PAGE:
Myth busting emergency contraception, young woman with long brown hair sitting on a sofa placing a pill into her mouth. She has a glass of water in her other hand | e-Surgery

What is Emergency Contraception?

Emergency contraception is a pill that a woman can take shortly after unprotected sex to decrease their chances of pregnancy. It is also referred to as the morning-after pill. There are two main types of emergency contraception available on the market. Levonelle contains the active ingredient Levonorgestrel which works as it is a synthetic imitation of the hormone progesterone. This stops the egg from being able to embed itself into the lining of the uterus and is effective for up to 72 hours after unprotected sex.

EllaOne contains ulipristal acetate, a drug that stops progesterone functioning. This also stops the egg from implanting in the womb. EllaOne is more expensive but has the advantage of being effective for up to 120 hours after unprotected intercourse (find out more about the differences between EllaOne and Levonelle).

Emergency Contraception can only be taken the morning after

The main rule of thumb when taking emergency contraception is: as soon as possible. However, if that isn’t possible Levonelle is 95% effective for the first 12 hours and then reduces by 58% after 48 hours after sex. Whereas EllaOne is effective up to 120 hours after unprotected sex.

If you are unable to take the pill after 120 hours since having unprotected sex and emergency IUD can be inserted up to five days afterwards.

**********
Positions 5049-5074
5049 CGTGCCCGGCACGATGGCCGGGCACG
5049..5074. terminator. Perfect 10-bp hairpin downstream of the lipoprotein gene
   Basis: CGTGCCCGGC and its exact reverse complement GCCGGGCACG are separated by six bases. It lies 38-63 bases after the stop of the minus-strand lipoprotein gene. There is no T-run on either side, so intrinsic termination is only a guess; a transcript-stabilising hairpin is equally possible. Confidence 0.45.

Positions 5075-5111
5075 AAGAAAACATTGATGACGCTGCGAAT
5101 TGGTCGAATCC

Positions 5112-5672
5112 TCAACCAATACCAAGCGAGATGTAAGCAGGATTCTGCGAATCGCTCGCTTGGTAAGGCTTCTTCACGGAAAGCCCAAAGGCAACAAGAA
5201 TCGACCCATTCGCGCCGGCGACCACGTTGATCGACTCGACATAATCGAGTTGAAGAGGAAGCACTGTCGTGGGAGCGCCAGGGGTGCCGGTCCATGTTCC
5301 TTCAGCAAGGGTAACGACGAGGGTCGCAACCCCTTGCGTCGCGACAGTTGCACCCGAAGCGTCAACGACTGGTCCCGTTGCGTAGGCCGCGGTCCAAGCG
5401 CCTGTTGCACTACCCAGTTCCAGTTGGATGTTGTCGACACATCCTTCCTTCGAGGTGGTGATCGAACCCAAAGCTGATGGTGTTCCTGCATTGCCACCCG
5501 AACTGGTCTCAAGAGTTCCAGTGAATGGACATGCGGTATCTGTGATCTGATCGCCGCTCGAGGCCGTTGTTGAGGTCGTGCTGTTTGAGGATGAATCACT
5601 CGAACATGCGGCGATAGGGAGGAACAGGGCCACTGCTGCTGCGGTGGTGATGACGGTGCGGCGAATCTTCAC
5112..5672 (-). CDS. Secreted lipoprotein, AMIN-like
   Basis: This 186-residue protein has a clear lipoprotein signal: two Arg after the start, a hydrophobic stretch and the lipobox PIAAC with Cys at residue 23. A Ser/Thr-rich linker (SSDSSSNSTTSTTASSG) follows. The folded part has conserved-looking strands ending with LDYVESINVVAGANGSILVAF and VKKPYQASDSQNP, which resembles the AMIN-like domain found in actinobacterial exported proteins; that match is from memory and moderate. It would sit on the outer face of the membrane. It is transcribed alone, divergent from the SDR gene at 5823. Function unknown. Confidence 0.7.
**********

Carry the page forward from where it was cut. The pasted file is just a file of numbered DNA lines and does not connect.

Emergency Contraception increases your risk of breast cancer

A 2002 study looked at the link between oral contraceptives and the risk of breast cancer. The data suggests that the risk of breast cancer did not increase when hormonal contraception was consumed. This was later investigated in a 2018 study which came to the same conclusion. It was also determined that the familial risk did also not increase when taking the pill.

Emergency Contraception affects fertility

Emergency contraception is generally very safe to take. There has been no proof that taking the morning after pill will affect future fertility. However, it will only protect you if you take it after each episode of having unprotected intercourse. There is also a belief that if you take emergency contraception you are then protected for the rest of the month, this is not true. If you are engaging in sexual activity after taking the pill then it is recommended that you use a barrier method, such as a condom.

Emergency Contraception is effective for everyone

According to a 2016 study, the morning after pill is less effective in women over 80kg. The most effective form of emergency for women who weigh over 80kg is the copper IUD which can be placed within 5 days after engaging in unprotected sex.

Emergency Contraception is no different from an abortion

Emergency contraception works completely differently from the abortion pill. The morning after pill works by preventing the egg being able to imbed itself into the lining of the womb. Therefore, a pregnancy does not occur. The morning after pill will not work if someone is already pregnant. The abortion pill contains a completely different drug called mifepristone which induces an abortion by preventing the release of hormones necessary for maintaining the pregnancy. As a result, the uterus contracts and expels the pregnancy.

You need to see a doctor to get the morning after pill

You will not need to have a face-to-face interaction with a doctor or nurse to receive the morning after pill. Online services such as e-Surgery can offer Levonelle or EllaOne for a small fee. If you are sexually active it may be a good idea to order emergency contraception in case of failed contraception or unprotected sex.

Further Reading

  1. EllaOne Package Information Leaflet |
  2. Emergency Contraception | National Institution For Health And Care Excellence
  3. Intrauterine Devices (IUD) | healthline
  4. Emergency Contraception: Dispelling The Myths And Misperceptions | WHO